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Xalapa

The meaning of «xalapa»

Xalapa (often spelled Jalapa, Spanish pronunciation: [xaˈlapa] (listen); English: /həˈlɑːpə/;[1] officially Xalapa-Enríquez [xaˈlapa enˈrikes]) is the capital city of the Mexican state of Veracruz and the name of the surrounding municipality. In the 2005 census the city reported a population of 387,879 and the municipality of which it serves as municipal seat reported a population of 413,136.[2] The municipality has an area of 118.45 km². Xalapa lies near the geographic center of the state and is the second-largest city in the state after the city of Veracruz to the southeast.

The name Xalapa comes from the Classical Nahuatl roots xālli [ʃaːlːi] "sand" and āpan [aːpan] "place of water", which means approximately "spring in the sand". It's classically pronounced [ʃalaːpan] in Nahuatl, although the final /n/ is often omitted[citation needed]. This was adopted into Spanish as Xalapa.

The complete name of the city is Xalapa-Enríquez, bestowed in honor of a governor from the 19th century, Juan de la Luz Enríquez. The city's nickname, City of Flowers (Spanish: La ciudad de las flores), was given by Alexander von Humboldt, who visited the city 10 February 1804. The reference is also related to the city's older colonial history. According to folklore, the Spanish believed that Jalapa was the birthplace and home of the world's most beautiful woman, la Florecita, which literally means "little flower".[citation needed] The residents of Xalapa are called Xalapeños or Jalapeños, which is the name given to the popular large peppers cultivated in this area.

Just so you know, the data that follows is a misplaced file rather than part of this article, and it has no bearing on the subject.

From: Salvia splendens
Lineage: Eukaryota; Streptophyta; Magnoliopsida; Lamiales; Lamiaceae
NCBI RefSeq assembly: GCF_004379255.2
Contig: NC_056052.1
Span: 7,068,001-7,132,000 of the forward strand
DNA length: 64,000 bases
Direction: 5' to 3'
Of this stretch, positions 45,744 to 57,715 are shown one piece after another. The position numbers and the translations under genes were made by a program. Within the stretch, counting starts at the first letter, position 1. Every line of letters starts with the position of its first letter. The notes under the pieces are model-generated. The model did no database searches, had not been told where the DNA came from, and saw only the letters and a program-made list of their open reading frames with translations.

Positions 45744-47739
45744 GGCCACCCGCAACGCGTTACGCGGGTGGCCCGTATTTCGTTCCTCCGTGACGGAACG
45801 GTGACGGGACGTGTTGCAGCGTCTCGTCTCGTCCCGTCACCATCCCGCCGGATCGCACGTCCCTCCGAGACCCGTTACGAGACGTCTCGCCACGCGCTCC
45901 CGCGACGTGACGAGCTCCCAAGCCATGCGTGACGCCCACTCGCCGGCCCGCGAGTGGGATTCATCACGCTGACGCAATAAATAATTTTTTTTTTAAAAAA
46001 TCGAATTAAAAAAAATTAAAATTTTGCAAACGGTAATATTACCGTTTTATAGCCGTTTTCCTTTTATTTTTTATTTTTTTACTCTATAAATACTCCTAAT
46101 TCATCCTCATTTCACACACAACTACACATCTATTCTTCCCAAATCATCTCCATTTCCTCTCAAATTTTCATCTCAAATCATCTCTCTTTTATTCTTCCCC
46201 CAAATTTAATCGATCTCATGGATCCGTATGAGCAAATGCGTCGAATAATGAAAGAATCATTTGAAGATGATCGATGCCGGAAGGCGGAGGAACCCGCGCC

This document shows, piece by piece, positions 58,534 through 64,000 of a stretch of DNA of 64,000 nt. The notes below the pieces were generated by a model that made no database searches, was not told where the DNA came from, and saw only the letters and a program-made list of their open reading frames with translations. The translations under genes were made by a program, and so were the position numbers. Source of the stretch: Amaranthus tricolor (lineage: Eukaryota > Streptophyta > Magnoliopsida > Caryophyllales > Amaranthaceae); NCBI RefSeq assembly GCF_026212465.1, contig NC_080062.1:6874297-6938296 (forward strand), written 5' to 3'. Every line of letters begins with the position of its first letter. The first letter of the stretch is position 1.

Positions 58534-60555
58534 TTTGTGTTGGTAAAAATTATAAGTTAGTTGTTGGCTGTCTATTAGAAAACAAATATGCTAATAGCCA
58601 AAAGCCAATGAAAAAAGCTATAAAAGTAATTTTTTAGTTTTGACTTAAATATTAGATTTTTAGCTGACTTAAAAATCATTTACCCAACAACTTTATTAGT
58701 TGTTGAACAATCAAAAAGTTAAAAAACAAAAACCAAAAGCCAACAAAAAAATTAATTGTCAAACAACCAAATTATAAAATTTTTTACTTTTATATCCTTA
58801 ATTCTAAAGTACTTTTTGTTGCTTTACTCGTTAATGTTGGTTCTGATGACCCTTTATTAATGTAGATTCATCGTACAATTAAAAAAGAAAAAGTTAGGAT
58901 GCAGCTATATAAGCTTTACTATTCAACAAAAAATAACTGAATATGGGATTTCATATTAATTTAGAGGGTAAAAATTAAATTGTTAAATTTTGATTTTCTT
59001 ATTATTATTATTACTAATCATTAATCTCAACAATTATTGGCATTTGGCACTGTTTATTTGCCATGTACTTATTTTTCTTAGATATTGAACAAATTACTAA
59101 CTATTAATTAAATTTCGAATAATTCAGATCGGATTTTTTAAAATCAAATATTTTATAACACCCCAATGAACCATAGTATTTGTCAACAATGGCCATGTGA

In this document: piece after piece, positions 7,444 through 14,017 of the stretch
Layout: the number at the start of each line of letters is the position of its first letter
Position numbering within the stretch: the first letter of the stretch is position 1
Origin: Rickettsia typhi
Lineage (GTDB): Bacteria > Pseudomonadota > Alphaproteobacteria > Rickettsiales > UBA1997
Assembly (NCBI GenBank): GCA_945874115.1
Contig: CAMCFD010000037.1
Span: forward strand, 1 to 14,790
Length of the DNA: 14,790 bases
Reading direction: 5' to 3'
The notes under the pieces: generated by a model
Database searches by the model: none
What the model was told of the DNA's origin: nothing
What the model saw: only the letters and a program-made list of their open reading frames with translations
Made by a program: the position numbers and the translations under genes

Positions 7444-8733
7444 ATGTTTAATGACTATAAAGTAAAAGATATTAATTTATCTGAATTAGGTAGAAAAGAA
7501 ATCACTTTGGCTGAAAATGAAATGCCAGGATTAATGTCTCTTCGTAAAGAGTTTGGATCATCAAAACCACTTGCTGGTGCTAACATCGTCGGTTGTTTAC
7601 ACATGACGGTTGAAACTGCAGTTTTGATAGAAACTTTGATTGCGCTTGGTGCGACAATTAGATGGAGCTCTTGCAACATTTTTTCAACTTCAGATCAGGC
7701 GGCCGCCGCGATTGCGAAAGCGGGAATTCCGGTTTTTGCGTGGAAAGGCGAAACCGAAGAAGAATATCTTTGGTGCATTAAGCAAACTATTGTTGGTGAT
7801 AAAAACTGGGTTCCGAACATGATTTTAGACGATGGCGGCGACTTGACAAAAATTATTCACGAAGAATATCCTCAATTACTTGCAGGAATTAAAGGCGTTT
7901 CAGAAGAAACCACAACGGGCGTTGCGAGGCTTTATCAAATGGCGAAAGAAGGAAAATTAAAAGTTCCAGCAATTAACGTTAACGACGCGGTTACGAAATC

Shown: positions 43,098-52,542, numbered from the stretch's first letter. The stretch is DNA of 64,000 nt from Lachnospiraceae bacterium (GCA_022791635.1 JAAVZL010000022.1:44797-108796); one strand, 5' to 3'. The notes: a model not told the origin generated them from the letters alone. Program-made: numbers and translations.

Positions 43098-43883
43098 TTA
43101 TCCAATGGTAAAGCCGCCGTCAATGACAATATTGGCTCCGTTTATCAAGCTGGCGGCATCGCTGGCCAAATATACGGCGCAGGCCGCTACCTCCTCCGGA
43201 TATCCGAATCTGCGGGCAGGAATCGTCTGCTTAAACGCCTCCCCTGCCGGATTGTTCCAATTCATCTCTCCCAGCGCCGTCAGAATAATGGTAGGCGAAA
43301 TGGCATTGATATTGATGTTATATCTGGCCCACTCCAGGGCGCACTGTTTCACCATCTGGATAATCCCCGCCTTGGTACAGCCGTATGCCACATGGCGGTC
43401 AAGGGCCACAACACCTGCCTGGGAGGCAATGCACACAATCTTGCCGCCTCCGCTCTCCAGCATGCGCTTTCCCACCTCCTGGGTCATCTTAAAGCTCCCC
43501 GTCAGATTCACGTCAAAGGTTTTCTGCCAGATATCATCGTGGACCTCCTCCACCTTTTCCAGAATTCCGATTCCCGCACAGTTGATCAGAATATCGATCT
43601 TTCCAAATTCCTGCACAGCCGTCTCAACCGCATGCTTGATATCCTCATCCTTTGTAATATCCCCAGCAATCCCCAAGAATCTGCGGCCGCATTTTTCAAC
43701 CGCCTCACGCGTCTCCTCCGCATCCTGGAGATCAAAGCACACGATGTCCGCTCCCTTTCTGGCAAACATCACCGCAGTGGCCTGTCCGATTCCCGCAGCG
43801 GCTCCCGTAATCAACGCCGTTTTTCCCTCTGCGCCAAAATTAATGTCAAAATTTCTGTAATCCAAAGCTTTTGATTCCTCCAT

The Totonacs first established themselves around Macuiltepetl [es] ("fifth mountain" in Nahuatl).[3] This extinct volcano received its name because the Aztecs used it as the fifth reference mountain to get to the gulf of Mexico's shores. Today it is preserved in a park. During the 14th century, four indigenous peoples settled in the territory today known as Xalapa. Each built a small village: Xalitic (in the sand) was founded by the Totonacas; Techacapan (river of waste) was founded by the Chichimecas; in the northeast Tecuanapan (river of the beasts) was founded by the Toltecas, and Tlalnecapan was founded by the Teochichimecas.

Around 1313, the four villages grew together and joined, forming one large village named Xallapan. Moctezuma Ilhuicamina, the fifth Aztec emperor, invaded the territory during the second half of the 15th century. All the land was ruled as part of the Aztec Empire before the arrival and conquest of the Spanish conquistadores.

In 1519 Hernán Cortés passed through en route to Tenochtitlan.[4]:135 In 1555 Spanish Franciscans completed construction of a convent, an important event in the Nueva España of that time.

When the Spanish invaded, Xalapa was barely populated. The population rose after the conquest and colonial settlement. When the Spanish improved the Mexico-Orizaba-Veracruz route, Xalapa declined in importance as a transport hub, and its population stagnated in the 17th century.[5]

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